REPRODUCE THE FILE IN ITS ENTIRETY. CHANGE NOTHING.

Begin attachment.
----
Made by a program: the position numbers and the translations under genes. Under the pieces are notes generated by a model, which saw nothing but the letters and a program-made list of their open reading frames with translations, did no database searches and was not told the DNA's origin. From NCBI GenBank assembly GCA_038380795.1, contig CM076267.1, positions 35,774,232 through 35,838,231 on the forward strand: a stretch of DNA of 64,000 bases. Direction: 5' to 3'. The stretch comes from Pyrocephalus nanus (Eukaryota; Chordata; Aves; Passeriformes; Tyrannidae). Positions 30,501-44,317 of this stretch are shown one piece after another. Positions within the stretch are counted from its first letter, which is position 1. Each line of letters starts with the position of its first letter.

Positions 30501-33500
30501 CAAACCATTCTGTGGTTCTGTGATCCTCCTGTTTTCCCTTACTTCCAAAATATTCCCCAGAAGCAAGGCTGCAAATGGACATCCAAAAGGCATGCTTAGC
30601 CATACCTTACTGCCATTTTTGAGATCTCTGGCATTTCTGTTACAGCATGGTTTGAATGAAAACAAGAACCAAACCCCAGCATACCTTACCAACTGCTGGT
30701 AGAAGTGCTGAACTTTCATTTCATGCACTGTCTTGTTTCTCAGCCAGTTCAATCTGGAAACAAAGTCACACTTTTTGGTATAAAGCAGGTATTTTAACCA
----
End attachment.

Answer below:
Made by a program: the position numbers and the translations under genes. Under the pieces are notes generated by a model, which saw nothing but the letters and a program-made list of their open reading frames with translations, did no database searches and was not told the DNA's origin. From NCBI GenBank assembly GCA_038380795.1, contig CM076267.1, positions 35,774,232 through 35,838,231 on the forward strand: a stretch of DNA of 64,000 bases. Direction: 5' to 3'. The stretch comes from Pyrocephalus nanus (Eukaryota; Chordata; Aves; Passeriformes; Tyrannidae). Positions 30,501-44,317 of this stretch are shown one piece after another. Positions within the stretch are counted from its first letter, which is position 1. Each line of letters starts with the position of its first letter.

Positions 30501-33500
30501 CAAACCATTCTGTGGTTCTGTGATCCTCCTGTTTTCCCTTACTTCCAAAATATTCCCCAGAAGCAAGGCTGCAAATGGACATCCAAAAGGCATGCTTAGC
30601 CATACCTTACTGCCATTTTTGAGATCTCTGGCATTTCTGTTACAGCATGGTTTGAATGAAAACAAGAACCAAACCCCAGCATACCTTACCAACTGCTGGT
30701 AGAAGTGCTGAACTTTCATTTCATGCACTGTCTTGTTTCTCAGCCAGTTCAATCTGGAAACAAAGTCACACTTTTTGGTATAAAGCAGGTATTTTAACCA